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I even stopped long enough to get a tattoo at Hell or High Water Tattoo.  In commemoration of my time in Uganda several years ago, I got the trips motto, “We Live, We Love” inked on my wrist.

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After another short stop in Joplin, MO, I made my way to St Louis to join another crazy group of individuals.  We are an interesting bunch with our own quirks and oddities, but immediately we became family, as many of us are living with one another (15 people in 2 apartments?!  Mine only has 4).

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And immediately, we began to pack.  In the chaos, we learned that we had to be ready at a moments notice and began to find what we truly needed, and what could be left behind.  Essentials include: both cameras, extra film, water bottles, and extra toilet paper.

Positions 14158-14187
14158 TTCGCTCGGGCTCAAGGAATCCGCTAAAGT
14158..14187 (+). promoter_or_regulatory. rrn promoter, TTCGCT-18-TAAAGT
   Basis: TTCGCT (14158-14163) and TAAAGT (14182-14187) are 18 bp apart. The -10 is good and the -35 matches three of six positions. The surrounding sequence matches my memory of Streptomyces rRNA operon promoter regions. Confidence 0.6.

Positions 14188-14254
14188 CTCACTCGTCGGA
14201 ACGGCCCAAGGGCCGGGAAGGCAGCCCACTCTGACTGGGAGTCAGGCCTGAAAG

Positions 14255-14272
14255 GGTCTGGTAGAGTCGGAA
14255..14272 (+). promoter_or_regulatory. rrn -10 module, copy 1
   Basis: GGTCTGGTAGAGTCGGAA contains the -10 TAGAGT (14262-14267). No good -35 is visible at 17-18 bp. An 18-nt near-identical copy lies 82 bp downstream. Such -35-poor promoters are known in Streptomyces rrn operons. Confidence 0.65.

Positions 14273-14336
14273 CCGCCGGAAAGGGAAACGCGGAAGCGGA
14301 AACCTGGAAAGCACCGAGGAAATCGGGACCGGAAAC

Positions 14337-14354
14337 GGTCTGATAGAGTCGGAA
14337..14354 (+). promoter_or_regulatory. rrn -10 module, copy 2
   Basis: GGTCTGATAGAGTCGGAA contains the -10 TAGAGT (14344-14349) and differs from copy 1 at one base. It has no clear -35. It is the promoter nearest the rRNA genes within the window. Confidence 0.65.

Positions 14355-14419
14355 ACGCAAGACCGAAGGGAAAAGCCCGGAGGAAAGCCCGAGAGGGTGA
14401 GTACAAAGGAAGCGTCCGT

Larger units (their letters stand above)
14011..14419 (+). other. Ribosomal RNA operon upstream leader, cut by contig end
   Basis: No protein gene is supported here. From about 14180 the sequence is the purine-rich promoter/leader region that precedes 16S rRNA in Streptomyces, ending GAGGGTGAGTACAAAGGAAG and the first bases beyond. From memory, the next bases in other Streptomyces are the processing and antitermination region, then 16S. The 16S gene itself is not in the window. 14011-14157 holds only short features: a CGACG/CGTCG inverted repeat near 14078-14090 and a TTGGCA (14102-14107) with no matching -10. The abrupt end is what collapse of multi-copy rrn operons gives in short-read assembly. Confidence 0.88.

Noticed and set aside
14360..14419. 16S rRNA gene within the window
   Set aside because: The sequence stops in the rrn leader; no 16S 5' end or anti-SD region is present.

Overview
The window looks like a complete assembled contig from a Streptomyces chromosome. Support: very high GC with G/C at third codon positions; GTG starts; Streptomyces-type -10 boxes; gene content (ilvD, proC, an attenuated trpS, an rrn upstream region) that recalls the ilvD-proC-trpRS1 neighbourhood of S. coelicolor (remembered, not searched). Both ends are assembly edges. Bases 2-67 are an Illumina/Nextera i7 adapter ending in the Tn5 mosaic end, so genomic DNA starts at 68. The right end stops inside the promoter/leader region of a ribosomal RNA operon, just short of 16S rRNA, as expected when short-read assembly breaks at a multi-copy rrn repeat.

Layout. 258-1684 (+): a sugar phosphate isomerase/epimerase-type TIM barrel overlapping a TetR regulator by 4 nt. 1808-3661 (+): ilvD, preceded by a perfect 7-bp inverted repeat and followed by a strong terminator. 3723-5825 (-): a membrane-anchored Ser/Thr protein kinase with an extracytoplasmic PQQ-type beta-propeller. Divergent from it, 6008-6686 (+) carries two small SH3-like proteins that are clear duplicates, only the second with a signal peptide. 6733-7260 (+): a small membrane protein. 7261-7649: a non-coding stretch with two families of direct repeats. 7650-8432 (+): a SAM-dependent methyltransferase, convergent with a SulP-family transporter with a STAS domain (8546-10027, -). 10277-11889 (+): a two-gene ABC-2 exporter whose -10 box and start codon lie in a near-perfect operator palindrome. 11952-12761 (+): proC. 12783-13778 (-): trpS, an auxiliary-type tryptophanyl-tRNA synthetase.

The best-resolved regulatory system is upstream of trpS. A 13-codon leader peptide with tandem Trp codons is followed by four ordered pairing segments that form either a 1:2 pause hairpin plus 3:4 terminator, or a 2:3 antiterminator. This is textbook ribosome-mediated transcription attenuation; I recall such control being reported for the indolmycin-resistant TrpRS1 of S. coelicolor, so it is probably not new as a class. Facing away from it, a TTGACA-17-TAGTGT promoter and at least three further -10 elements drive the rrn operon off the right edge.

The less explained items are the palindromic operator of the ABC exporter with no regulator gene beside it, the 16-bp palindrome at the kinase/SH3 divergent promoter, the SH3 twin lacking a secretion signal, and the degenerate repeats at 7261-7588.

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Between Quest and our travels out to Montana, we instantly became a close knit family.  In Montana, we wet up the Yurt (above) and crammed 19 people in it.  We experienced beautiful mornings, blistery winter winds, and snow like I have never seen before.

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While up in Montana, we had several adventures working on conservation projects around Butte.  We even had the opportunity to take part in the S-212 Wildland Chainsaw course where we each got the opportunity to fell a tree and be critiqued.  While I was hoping for a B Certification, I realized that I was not that comfortable yet with a saw, so I am content with my A Certification.